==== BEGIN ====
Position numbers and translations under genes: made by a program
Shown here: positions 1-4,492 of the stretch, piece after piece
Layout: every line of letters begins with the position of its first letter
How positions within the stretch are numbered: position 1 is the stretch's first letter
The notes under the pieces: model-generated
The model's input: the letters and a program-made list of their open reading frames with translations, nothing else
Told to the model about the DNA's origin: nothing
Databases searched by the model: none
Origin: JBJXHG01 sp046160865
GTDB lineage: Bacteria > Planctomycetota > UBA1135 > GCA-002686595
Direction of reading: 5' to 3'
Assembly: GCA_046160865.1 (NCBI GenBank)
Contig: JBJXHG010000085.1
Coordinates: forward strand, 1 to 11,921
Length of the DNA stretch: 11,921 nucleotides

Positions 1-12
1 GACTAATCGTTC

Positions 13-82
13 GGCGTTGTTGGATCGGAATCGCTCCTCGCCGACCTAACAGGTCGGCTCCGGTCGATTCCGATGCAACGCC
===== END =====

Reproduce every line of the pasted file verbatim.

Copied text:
Position numbers and translations under genes: made by a program
Shown here: positions 1-4,492 of the stretch, piece after piece
Layout: every line of letters begins with the position of its first letter
How positions within the stretch are numbered: position 1 is the stretch's first letter
The notes under the pieces: model-generated
The model's input: the letters and a program-made list of their open reading frames with translations, nothing else
Told to the model about the DNA's origin: nothing
Databases searched by the model: none
Origin: JBJXHG01 sp046160865
GTDB lineage: Bacteria > Planctomycetota > UBA1135 > GCA-002686595
Direction of reading: 5' to 3'
Assembly: GCA_046160865.1 (NCBI GenBank)
Contig: JBJXHG010000085.1
Coordinates: forward strand, 1 to 11,921
Length of the DNA stretch: 11,921 nucleotides

Positions 1-12
1 GACTAATCGTTC

Positions 13-82
13 GGCGTTGTTGGATCGGAATCGCTCCTCGCCGACCTAACAGGTCGGCTCCGGTCGATTCCGATGCAACGCC